About Filters. I dont know of a book that discusses filters with regards to Pianos. What you may want to look into is some older topics on this forum from people like Sam that talk about piano\'s alot and how to add filters to some of them.
Usually you want to use a low pass filter either controlled by a Continuos controller (Mod Wheel Breath, Etc) of by Velocity scaling. This helps take off the \"bite\" of some of the sound. If you create specific filters for each dynamic level (piano, Mezzo, forte..etc) you can actually gain smoother transitions through the dynamic range of an instrument. many Devlopers dont like this because it changes the \"character\" of the piano, but I tend to like it becuase it gives more options and also more dynamic range.
I personally am not a pianist, nor do I know enough about pianos to know what exactly is the \"best sound\" for a piano
I do know that with low filters you tend to also lose some \"air\" in the recording becuase you are \"shelving\" high frequencies. this is to say you are removing high frequencies. While its not much, especially if you use reverb, and it can be mimic\'d with some fancy PLug In\'s.... another possibility to fix this in the mix stage is with Multiple passes in the record phase and EQ tricks. One with filters engaged, and one without. Then \"high pass\" filtering the non filtered recording with another EQ. Usually chopping out anything lower than around 10-14k. this will bring back some of the \"air\" in the recording. I would say to do the high pass in Giga and do port layering, but I\'ve tried this. Giga\'s HighPass doesn\'t have a high enough cut off frequency.
I\'m not sure how Giga\'s EQ would sound either
Quite another possibility is to actually edit the wave samples that comprise the instrument. Doing this is a bit more work, but usually grants better results. This requires much more detail and specifics to pianos and the results one is \"shooting for\". still some trial an error and batch processing might get you some pretty nice results Not to mention learn alot.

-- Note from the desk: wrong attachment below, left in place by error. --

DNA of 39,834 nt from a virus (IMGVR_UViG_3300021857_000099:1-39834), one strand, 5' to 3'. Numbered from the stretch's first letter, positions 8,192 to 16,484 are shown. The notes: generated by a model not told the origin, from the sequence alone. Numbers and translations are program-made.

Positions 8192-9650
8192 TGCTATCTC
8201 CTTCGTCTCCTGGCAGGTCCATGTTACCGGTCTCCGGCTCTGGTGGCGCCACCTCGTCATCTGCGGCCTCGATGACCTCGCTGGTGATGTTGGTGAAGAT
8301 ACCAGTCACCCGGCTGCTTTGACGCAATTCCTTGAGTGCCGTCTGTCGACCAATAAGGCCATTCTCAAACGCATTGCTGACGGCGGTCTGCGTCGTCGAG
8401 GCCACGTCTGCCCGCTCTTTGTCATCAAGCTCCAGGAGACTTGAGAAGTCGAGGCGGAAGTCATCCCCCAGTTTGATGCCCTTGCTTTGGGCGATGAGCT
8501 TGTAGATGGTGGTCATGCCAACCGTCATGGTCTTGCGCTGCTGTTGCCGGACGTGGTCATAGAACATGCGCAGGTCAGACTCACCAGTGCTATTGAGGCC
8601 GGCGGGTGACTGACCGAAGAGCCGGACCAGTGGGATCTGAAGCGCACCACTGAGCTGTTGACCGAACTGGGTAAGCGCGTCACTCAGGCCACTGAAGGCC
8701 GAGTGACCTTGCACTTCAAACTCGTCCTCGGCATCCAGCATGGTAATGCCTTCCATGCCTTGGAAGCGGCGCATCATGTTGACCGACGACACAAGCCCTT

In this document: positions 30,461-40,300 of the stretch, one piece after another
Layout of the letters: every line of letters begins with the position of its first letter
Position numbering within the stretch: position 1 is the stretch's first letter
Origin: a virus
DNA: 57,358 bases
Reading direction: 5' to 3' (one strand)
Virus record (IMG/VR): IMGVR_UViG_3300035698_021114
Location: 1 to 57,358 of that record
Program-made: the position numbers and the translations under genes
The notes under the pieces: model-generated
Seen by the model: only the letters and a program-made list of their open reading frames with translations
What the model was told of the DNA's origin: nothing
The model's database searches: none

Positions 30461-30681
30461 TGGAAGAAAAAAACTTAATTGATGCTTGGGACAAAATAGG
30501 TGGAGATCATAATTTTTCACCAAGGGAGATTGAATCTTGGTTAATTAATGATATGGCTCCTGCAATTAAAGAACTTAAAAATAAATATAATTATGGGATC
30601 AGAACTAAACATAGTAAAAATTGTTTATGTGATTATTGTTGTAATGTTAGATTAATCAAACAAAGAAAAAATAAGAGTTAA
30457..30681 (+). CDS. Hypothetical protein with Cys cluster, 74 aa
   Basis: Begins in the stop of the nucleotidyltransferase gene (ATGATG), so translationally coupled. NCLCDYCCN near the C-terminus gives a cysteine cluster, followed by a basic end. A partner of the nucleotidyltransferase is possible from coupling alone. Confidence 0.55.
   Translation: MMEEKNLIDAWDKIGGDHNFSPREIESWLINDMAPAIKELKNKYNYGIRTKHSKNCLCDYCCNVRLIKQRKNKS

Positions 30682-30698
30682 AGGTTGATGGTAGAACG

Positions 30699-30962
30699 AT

According to the flimsy web manual, the ZR-76 has \'programmable velocity\'.
My take on this is that it allows you to tailor the velocity output of the keyboard to your style. eg, Say you don\'t like having to bang the daylights out of the keyboard in order to get fff response from a sound or external module, the ZR lets you change the curve so that you get high velocity output with relatively softer keystrikes.
Ultimately though, none of this matters too much. Gigastudio has extensive user control over the velocity response of a sample/key/instrument. It\'s unlikely, but say you can\'t find a curve on the ZR which works the way you like with Michiel\'s piano. All you\'ll have to do is go into the editor and noodle with the response options until it feels good. However, my guess is that you\'ll be able to just plug and play, and that\'s that.
When you\'re simply trying to play a nice sounding piano, you shouldn\'t have to get too wrapped up in synth programming, unless that\'s where you want to go or you have a problem getting the sound you need. It\'s really the developer\'s job to use Gigastudio\'s facilities to make the piano sound its best.